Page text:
It’s usual to have your hull jet washed clean as soon as your boat leaves the water thus removing far more growth than if jet washed when dry. You may have to manually scrub, scrape and clean off any tough areas of growth to fully prepare your hull. Once your hull is as clean as you can possibly get it then I would suggest letting it dry for a few days.
You can mask your boat based on the existing waterline left by the previous painting, not forgetting to leave a good inch of exposed hull around the outdrive or outboard mounting. Now you can sand with a medium grade paper to provide a key for the undercoat, but also to smooth out the many imperfections left by the previous paint. Some do this hand, but it’s quite common to remove much of the existing paint with an orbital sander. Any dings and scratches need to filled with a suitable filler, sanded and smoothed off. Once you’re happy with the finish then wash the hull to remove any traces of dirt, grit or sanding residue. I would wash with warm soapy water twice, then dry with a cloth, and allow to air dry for at least a week. It’s very important you end up with a smooth and totally dry base before you continue to painting the hull.
Painting the hull
Make sure you adhere to the instructions and guidelines for any paint you buy and adjust our advice accordingly.
So you should now have a clean, smooth and ultra dry surface all ready to paint. The importance of a smooth clean surface can’t be expressed enough here. Any kind of finish is always proportional to the amount of preparation done – there are no shortcuts…
Most paints are toxic so make sure you wear rubber gloves and eye protection, and a set of clothes that you don’t mind discarding when you’ve finished. So assuming you’ve decided on your brand of paint, you can now get started. It’s more than likely you’ll need to apply a good primer or undercoat first, but not always…
- If your boat has never been previously painted then you should apply two coats of suitable primer.
- If your boat has been previously painted then you can often get away with one coat, and sometimes no primer at all. However, any areas that have been filled or sanded back to the hull will require primer.
Once your primer has dried sand over with light paper, wash with warm soapy water and allow to dry. You can then apply on your antifoul paint. Apply two medium coats making sure there’s no running or bubbles, remove any brush hairs, flies or other obvious particulates that find their way into the finished surface.
Where to paint your boat?
Most will choose to block off their boat in a yard so access is generally good. The main keel blocks take the weight of the boat while the side jack stands stop it from falling over. Although you’ll want to relocated the jack stands to fully paint the hull, most boat yards will not allow you do this for H&S reasons, so you’ll have to enlist their help. Assuming you boat has been blocked off via a lift, then you can finish the sections restricted by the keel blocks once the boat has been safely lifted and secured just prior to going back into the water.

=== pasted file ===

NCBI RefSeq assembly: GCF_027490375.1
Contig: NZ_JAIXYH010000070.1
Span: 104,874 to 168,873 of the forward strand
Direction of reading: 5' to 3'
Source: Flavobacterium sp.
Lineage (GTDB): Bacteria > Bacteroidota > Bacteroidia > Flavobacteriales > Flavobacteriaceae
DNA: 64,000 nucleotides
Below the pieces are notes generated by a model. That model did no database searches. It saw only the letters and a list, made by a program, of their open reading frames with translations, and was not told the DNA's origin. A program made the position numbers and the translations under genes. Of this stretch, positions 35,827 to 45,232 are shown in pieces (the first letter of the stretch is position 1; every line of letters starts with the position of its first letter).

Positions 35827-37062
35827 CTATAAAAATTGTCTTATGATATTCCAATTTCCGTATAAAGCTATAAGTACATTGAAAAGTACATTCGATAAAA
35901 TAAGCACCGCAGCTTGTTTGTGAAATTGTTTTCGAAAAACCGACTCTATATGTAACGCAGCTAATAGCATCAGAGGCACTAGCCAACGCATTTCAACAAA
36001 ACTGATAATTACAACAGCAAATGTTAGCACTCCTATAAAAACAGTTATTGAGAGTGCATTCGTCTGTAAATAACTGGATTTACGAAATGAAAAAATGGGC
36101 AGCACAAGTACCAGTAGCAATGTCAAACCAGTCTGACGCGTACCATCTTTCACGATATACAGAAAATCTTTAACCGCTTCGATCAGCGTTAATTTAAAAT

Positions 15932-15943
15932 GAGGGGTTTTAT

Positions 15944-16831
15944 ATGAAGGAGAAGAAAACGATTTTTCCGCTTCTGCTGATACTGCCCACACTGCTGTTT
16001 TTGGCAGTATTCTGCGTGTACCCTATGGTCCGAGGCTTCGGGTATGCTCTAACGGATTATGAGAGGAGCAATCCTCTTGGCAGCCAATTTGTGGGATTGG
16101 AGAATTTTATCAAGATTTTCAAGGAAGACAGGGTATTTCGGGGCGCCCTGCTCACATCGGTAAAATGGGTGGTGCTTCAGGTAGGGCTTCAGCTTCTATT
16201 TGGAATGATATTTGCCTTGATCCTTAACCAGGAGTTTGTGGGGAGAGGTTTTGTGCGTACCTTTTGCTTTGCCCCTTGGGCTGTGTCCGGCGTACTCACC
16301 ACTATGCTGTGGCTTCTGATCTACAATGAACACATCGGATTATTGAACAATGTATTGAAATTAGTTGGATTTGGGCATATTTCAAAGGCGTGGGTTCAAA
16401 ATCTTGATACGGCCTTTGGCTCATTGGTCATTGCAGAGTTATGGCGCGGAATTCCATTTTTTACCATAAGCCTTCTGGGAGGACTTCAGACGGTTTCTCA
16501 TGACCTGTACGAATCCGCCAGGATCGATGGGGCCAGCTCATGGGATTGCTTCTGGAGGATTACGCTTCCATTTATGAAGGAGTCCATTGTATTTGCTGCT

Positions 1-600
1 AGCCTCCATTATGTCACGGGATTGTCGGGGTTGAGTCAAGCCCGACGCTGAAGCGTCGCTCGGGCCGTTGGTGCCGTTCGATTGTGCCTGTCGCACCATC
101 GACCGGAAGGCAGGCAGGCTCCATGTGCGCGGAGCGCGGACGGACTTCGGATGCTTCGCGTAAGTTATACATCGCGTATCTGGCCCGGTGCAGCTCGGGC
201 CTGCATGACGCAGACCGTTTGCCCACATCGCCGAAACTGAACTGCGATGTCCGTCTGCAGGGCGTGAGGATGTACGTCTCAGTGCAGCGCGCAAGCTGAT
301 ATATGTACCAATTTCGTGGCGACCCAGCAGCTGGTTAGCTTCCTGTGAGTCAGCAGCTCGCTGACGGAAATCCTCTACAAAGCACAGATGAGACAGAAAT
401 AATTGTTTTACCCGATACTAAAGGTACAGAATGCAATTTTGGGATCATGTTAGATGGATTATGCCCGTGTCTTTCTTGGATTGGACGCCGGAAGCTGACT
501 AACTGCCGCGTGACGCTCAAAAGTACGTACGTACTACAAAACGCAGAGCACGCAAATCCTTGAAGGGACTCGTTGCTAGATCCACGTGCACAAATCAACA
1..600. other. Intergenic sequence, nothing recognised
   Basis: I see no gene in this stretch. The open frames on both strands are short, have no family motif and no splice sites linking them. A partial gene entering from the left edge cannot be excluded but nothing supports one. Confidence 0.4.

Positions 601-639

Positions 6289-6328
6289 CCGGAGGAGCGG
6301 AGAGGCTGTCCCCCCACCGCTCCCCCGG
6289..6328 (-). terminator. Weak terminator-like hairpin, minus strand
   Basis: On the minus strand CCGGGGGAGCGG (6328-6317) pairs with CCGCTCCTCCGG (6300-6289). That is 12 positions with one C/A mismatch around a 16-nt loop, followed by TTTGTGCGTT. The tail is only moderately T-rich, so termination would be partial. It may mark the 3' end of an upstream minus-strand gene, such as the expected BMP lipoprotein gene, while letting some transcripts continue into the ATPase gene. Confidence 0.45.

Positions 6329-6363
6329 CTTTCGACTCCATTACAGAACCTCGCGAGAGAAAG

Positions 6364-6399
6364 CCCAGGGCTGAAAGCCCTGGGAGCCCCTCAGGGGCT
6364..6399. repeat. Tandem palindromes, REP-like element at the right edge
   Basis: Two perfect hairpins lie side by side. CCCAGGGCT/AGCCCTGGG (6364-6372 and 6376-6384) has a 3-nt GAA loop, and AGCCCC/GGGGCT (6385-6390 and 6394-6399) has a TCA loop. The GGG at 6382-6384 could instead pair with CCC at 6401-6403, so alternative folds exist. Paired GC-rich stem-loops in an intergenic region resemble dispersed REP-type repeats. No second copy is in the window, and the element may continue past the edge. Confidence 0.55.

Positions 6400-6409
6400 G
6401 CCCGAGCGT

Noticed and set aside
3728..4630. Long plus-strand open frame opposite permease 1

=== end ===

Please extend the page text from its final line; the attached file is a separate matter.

You can however also paint your boat on a trailer. Access is obviously more restrictive but quite possible with some patience and perhaps a little ingenuity. If on a roller trailer, you can usually and safely move the boat back and forth a few inches to expose the areas covered by the rollers.
If on a bunked trailer, and assuming your boat is resting on keel rollers, then you can use a couple of jack stands or build temporary side supports allowing you to drop one side of your bunks to paint behind them. The weight of your boat is usually supported by the keel rollers, the bunks in effect stop the boat from rolling over. You can also get to the lower sections under the keel rollers by temporarily jacking up your boat by an inch or two. Just remember to be very careful, enlist some help, and perhaps tie off the other side of the boat to a tow bar or even a large tree for extra safety.
As mentioned above, there are other solutions to painting your boat, and the most common are boat lifts. We have a separate article on boat lifts here.
Please note Marine Advisor offers this information in good faith but takes no responsibility for any adverse effects, injuries or damage that may result in following our guide. Working on boats can be dangerous and antifoul paints are usually toxic. Please take any necessary precautions, enlist help and get advice when needed.
Marine Advisor Team